No. 82 February, 2009
A Case For Peace
by June Tuthill Bassemir
This is 2009. Sixty five years ago in 1944 my brother Bruce W. Tuthill gave “the supreme sacrifice”…his life for his Country in WW2. It was supposed to be the last war. We lived for about a month with the “Missing in Action” notice until the final dreaded telegram of “Killed in Action” came. As hard a blow as it was for us to bear, the taxi man who delivered it had just as hard a time. He tried for as long as he could to delay the news of the delivery. Mr. Miller was the husband of Bruce’s first grade teacher and his job was to relay these telegrams as they came in to the parents in our small town. It was a dark day in November when we received the news. Its devastation is no less potent today than it was then but there are fewer and fewer folks still living to remember him. Gone are his Mother, Father, his oldest brother; both Grandmothers; the only Grandfather he knew; Uncles and Aunts…. Gone are his two closest buddies; his first girlfriend and his admiring Floridian cousin who thought so much of him that she even named her son - Bruce.
He was born on April 18th 1924 and died twenty years, four months and eight days later – in 1944. He was very proud of his birthday and never failed to let people know that it was the date of the ride of Paul Revere – no less a hero. He graduated from H. S. in 1942 and after working at Grumman Aircraft for a short time, he enlisted in the Army Air Corp in 1943. His basic training was at Camp Upton, NY and from there he went on to Miami FL; Tulsa OK; Las Vegas NM; and Sheffield, TX. In Tulsa he met “Billy” Emmons, a nice girl whom I am sure he was planning to come home to.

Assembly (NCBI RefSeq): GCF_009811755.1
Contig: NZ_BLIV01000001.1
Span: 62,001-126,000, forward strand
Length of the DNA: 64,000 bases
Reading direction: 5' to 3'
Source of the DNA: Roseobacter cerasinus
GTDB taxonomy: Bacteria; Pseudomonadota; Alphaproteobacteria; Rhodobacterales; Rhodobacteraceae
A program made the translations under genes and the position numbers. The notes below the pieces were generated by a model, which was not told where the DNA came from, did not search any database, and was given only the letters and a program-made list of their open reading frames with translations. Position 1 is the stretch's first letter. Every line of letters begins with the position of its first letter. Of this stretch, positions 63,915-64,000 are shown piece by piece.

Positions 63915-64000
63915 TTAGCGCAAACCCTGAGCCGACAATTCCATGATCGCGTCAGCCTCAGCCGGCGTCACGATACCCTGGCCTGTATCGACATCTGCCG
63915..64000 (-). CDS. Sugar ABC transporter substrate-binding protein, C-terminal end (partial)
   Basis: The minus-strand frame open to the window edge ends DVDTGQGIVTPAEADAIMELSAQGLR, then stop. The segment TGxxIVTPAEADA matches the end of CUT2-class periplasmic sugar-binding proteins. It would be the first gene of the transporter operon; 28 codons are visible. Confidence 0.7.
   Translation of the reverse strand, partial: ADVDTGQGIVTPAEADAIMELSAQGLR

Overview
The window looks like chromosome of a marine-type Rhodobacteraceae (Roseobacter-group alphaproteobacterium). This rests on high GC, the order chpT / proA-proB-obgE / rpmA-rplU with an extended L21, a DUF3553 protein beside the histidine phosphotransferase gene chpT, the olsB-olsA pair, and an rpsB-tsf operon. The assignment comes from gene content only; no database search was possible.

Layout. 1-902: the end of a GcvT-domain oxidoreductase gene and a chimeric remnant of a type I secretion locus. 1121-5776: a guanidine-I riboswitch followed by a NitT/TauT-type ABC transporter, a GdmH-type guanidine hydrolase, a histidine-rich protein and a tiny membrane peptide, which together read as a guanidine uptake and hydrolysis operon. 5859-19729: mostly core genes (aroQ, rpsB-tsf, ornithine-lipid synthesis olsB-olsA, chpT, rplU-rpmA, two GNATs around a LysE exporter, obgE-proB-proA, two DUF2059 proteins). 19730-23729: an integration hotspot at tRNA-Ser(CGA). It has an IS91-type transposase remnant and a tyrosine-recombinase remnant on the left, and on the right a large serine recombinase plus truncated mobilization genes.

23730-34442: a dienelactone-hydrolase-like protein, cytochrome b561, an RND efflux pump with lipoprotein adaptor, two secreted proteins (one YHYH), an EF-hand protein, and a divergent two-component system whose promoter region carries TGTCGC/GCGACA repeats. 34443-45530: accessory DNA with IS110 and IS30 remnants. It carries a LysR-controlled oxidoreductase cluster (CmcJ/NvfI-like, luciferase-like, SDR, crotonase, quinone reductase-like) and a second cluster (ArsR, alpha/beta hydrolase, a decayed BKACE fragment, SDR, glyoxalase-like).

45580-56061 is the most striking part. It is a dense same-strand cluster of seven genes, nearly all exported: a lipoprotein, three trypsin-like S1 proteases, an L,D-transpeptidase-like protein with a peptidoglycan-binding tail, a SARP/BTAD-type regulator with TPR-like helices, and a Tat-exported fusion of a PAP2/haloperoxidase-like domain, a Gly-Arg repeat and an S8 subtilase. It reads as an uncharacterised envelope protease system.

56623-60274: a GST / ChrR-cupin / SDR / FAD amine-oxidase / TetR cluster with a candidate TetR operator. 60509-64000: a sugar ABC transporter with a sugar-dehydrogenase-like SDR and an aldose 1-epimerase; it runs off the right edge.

Finally, he was ready to be shipped out and the Army gave him a “Ten Day Delay en Route” to visit the family in the spring of ’44. The pictures of that time are curled and yellowed now, but oh how the memory lingers. All four siblings lined up in profile for that picture – from the tallest and oldest brother; then the second oldest brother, then Bruce; then me his only sister. That day he showed off his bulky brown shiny flight suit and his khaki uniform with the Staff Sgt. Insignia on the sleeve. At one point he noticed I was wearing the gold plated locket he sent me. Someone snapped a picture of us just as he said, “Oh… you’re wearing my locket – and my picture is inside”. I still have that picture with the locket attached to the outside of the frame.
I look at it and see two young people unaware of the photographer …absorbed in the joy of the moment.
He loved his family and his home town and wrote frequently from the day he enlisted to the bombing days while stationed in Italy. We didn’t know then where he was but afterward we learned that he was part of the bombing raids that targeted the Polesti Oil fields in Poland. I became the recipient of all his letters and tried to put them in a book but reading them with his hope of what he wanted to do when he came home expressed in all the letters caused my heart strings to stretch and the tears to flow. I put them aside thinking that time will ease the sorrow.